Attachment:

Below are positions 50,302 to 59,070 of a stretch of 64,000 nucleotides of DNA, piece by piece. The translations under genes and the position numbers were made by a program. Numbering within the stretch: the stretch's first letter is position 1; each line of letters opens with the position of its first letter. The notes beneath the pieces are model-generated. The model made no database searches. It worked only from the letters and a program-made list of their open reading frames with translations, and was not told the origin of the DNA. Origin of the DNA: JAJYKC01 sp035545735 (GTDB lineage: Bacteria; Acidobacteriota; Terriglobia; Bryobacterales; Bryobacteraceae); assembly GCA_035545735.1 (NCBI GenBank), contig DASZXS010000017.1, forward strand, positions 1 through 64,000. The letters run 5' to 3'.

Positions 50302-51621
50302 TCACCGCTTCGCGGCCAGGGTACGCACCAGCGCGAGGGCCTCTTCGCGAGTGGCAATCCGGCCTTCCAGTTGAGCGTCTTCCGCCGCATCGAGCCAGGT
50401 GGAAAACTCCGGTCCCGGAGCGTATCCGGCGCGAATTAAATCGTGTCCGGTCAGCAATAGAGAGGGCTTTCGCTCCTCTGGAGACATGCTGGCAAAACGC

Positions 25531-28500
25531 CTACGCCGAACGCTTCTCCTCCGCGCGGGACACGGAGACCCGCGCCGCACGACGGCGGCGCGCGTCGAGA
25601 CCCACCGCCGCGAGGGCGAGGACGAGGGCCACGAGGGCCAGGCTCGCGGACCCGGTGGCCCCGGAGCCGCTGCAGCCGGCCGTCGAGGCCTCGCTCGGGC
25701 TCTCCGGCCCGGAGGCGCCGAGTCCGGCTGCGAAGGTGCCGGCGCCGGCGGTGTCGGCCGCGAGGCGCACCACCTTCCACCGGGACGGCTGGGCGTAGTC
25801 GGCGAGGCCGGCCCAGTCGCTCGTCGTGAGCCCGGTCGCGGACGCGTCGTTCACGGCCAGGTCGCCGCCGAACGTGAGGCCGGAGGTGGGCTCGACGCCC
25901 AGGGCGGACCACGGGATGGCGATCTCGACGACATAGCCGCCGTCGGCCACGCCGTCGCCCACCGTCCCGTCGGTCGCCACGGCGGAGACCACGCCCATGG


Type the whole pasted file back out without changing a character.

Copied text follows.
Below are positions 50,302 to 59,070 of a stretch of 64,000 nucleotides of DNA, piece by piece. The translations under genes and the position numbers were made by a program. Numbering within the stretch: the stretch's first letter is position 1; each line of letters opens with the position of its first letter. The notes beneath the pieces are model-generated. The model made no database searches. It worked only from the letters and a program-made list of their open reading frames with translations, and was not told the origin of the DNA. Origin of the DNA: JAJYKC01 sp035545735 (GTDB lineage: Bacteria; Acidobacteriota; Terriglobia; Bryobacterales; Bryobacteraceae); assembly GCA_035545735.1 (NCBI GenBank), contig DASZXS010000017.1, forward strand, positions 1 through 64,000. The letters run 5' to 3'.

Positions 50302-51621
50302 TCACCGCTTCGCGGCCAGGGTACGCACCAGCGCGAGGGCCTCTTCGCGAGTGGCAATCCGGCCTTCCAGTTGAGCGTCTTCCGCCGCATCGAGCCAGGT
50401 GGAAAACTCCGGTCCCGGAGCGTATCCGGCGCGAATTAAATCGTGTCCGGTCAGCAATAGAGAGGGCTTTCGCTCCTCTGGAGACATGCTGGCAAAACGC

Positions 25531-28500
25531 CTACGCCGAACGCTTCTCCTCCGCGCGGGACACGGAGACCCGCGCCGCACGACGGCGGCGCGCGTCGAGA
25601 CCCACCGCCGCGAGGGCGAGGACGAGGGCCACGAGGGCCAGGCTCGCGGACCCGGTGGCCCCGGAGCCGCTGCAGCCGGCCGTCGAGGCCTCGCTCGGGC
25701 TCTCCGGCCCGGAGGCGCCGAGTCCGGCTGCGAAGGTGCCGGCGCCGGCGGTGTCGGCCGCGAGGCGCACCACCTTCCACCGGGACGGCTGGGCGTAGTC
25801 GGCGAGGCCGGCCCAGTCGCTCGTCGTGAGCCCGGTCGCGGACGCGTCGTTCACGGCCAGGTCGCCGCCGAACGTGAGGCCGGAGGTGGGCTCGACGCCC
25901 AGGGCGGACCACGGGATGGCGATCTCGACGACATAGCCGCCGTCGGCCACGCCGTCGCCCACCGTCCCGTCGGTCGCCACGGCGGAGACCACGCCCATGG